I’ve not seen any studies determining if the dye alters the post-harvest longevity or not; anecdotal evidence suggests it doesn’t have much effect. Just don’t splash them with water – the dye will run. Growers are careful to paint only mature poinsettias with fully-expanded bracts, or else suffer the poinsettia equivalent of bad roots (a la Lindsey Lohan). One of best-known of the poinsettia painters is at K&W Greenery of Janesville, Wisconsin. The owners have carved out their high-end niche by employing an artist to do the air-brushing and glitter-sprinkling, treating each one as an individual work of art. Art that will die in a heartbeat if you forget to water it, unfortunately. But the mother of all poinsettia growers/retailers in Ellison’s in Brenham, Texas. They’ve turned the season’s opening each year into a hugely successful, candle-lit, wine-pouring party. The Today Show even stopped by a few years ago. The Ellison’s tree photo has been making its rounds on the internet for so long, I don’t even know who to credit.
Fa la la la la (is that enough “la’s”?)
Whether you take your poinsettias painted, straight up, or not at all – happy holidays!
My earlier post regarding plans to replace the monoculture of ash trees at the Gateway Arch Monument in St. Louis, MO with a monoculture of Lindens prompted a question about options for treating ash trees for emerald ash borer. This is a complex topic so I wanted make sure I had time and space to respond completely.
First, the best and most current source of information regarding treatments for EAB is the Multi-state bulletin “Insecticide Options for Protecting Ash Trees from Emerald Ash Borer” which is available as a full-color .pdf on the EmeraldAshBorer.info website. Anyone who lives in or near EAB-affected areas and is considering treating their ash trees should take the time to download and read this bulletin.
Here are some key points to consider if you want to save you ash:
It is possible to protect ash trees from EAB with insecticides. There are several examples in and around the original core infestation area in Detroit where arborists have successfully protected trees since EAB first was identified in 2002. There are two general options; protective cover sprays and systemic applications. For most trees, protective cover applications will require professional application with specialized high-pressure spray equipment. Most systemic application will also need to be applied by professional applicators, except for small trees that can be treated with soil drenches of systemic insecticide. To date, the most effective systemic product is emamectin benzoate, sold under the trade name TREE-äge. In various tests, emamectin has shown the highest level of control among products tested and is also the only product that consistently provides more than one year of control. Imidacloprid is also effective as a systemic but will need to be re-applied annually for the best level of control.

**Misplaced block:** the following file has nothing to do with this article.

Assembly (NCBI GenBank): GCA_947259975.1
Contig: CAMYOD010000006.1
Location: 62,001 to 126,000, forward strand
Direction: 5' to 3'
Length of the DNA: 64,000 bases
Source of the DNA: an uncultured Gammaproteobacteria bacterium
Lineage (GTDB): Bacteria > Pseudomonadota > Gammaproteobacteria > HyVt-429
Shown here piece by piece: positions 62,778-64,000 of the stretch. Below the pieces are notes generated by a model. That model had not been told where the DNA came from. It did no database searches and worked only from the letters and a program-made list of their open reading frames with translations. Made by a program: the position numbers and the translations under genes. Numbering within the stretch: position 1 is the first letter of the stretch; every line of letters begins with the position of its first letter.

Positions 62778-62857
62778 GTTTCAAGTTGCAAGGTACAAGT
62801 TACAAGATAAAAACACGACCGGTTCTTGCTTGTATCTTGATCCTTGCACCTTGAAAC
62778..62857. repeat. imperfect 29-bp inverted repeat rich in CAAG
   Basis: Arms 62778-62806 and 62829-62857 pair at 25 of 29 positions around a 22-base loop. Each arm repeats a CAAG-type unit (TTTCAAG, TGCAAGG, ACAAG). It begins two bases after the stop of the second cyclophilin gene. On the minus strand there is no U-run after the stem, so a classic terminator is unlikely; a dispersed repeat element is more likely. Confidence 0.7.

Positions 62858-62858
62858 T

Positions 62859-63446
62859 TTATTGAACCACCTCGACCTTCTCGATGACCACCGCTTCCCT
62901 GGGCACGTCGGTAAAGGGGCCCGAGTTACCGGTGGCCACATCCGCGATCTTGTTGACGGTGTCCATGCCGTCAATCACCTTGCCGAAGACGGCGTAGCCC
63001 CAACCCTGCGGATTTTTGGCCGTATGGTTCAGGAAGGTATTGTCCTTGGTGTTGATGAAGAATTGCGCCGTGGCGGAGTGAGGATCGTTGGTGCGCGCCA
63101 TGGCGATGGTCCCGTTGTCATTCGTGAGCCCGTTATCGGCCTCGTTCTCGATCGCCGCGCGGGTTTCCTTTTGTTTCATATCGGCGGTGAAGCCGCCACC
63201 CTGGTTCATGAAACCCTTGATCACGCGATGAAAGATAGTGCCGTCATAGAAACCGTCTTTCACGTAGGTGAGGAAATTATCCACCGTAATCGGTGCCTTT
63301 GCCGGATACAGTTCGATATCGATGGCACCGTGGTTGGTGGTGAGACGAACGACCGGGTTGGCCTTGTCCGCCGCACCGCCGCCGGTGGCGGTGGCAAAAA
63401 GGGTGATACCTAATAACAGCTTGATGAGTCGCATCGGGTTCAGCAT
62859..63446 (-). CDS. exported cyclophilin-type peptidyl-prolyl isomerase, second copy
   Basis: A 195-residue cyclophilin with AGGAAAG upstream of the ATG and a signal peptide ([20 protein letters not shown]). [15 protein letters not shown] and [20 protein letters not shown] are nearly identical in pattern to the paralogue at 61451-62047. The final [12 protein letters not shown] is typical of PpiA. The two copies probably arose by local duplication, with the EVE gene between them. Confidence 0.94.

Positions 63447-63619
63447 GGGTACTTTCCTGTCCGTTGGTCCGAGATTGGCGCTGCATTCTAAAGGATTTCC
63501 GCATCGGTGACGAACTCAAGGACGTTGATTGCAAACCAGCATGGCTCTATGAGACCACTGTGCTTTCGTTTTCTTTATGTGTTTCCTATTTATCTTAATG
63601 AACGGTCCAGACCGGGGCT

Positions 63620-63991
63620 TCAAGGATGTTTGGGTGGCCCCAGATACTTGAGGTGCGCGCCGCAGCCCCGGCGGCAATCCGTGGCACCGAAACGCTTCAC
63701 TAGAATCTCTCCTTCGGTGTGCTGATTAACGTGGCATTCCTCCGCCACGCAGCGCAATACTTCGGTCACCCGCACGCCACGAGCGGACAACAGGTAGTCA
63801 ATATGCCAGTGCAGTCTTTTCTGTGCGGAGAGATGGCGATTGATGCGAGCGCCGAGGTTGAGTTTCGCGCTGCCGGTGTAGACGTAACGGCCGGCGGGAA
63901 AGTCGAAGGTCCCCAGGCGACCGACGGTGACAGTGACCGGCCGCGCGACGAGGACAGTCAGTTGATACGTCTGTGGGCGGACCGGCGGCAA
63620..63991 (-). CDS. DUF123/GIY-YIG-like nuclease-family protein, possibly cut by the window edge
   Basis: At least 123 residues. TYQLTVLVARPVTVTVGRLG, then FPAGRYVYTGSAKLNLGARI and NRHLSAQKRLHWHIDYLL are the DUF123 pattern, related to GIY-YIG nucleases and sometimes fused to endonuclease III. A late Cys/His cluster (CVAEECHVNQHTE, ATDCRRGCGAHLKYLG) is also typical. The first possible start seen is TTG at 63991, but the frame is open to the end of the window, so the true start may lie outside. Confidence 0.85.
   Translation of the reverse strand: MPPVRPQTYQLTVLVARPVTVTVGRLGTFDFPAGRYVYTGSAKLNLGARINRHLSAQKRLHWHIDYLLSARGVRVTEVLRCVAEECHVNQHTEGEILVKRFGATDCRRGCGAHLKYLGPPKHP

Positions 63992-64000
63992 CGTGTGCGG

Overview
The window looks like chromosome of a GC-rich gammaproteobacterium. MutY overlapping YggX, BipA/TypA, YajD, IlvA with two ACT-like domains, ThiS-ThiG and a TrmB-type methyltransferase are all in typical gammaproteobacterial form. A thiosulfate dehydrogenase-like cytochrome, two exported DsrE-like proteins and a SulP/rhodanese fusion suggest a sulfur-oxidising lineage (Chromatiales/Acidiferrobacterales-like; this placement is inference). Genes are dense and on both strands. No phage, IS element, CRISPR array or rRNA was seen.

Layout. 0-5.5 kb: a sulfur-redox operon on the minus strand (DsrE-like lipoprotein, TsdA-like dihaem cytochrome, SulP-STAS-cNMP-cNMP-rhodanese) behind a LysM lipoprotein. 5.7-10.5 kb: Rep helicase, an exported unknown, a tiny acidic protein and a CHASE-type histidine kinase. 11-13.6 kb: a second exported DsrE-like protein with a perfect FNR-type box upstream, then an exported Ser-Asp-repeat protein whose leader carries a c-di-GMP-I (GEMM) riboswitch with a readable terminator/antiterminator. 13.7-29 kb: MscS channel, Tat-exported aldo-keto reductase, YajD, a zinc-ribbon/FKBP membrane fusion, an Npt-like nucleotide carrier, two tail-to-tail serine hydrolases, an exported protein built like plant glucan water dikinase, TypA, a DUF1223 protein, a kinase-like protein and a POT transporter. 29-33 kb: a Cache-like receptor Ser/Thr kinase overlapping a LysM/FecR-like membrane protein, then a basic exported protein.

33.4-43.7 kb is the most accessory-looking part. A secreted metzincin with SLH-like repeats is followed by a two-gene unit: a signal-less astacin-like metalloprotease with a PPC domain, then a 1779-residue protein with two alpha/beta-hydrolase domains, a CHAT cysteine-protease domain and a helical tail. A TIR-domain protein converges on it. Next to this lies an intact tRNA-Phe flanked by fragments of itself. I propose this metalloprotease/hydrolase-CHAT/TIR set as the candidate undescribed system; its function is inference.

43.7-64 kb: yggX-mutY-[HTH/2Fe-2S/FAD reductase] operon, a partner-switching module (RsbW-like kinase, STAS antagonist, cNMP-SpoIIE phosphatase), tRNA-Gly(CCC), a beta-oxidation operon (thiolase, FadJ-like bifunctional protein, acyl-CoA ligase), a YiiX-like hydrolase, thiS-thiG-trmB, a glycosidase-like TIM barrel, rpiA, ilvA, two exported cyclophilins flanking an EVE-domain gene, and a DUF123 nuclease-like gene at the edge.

The likelihood of successfully treating an ash tree declines rapidly once trees begin to show noticeable crown-die-back. In certain cases, researchers have been able to save EAB-infested trees showing some crown die-back, but once 50% of the crown is affected the tree is likely a goner.
Once started, treatments will need to continue in perpetuity. To me, this is the biggest factor homeowners need to consider if they’re thinking about treating their ash trees. To the best of our knowledge, EAB is here to stay. EAB populations may begin to decline once most of the ash trees in a region have been wiped out, but trees in woodlots and forests that have been killed will continue to sprout, providing host material to maintain an endemic population of beetles for the foreseeable future. Systemic applications can provide control but the products will need to be re-applied every year (imidacloprid) or every other year (emamectin) to be effective.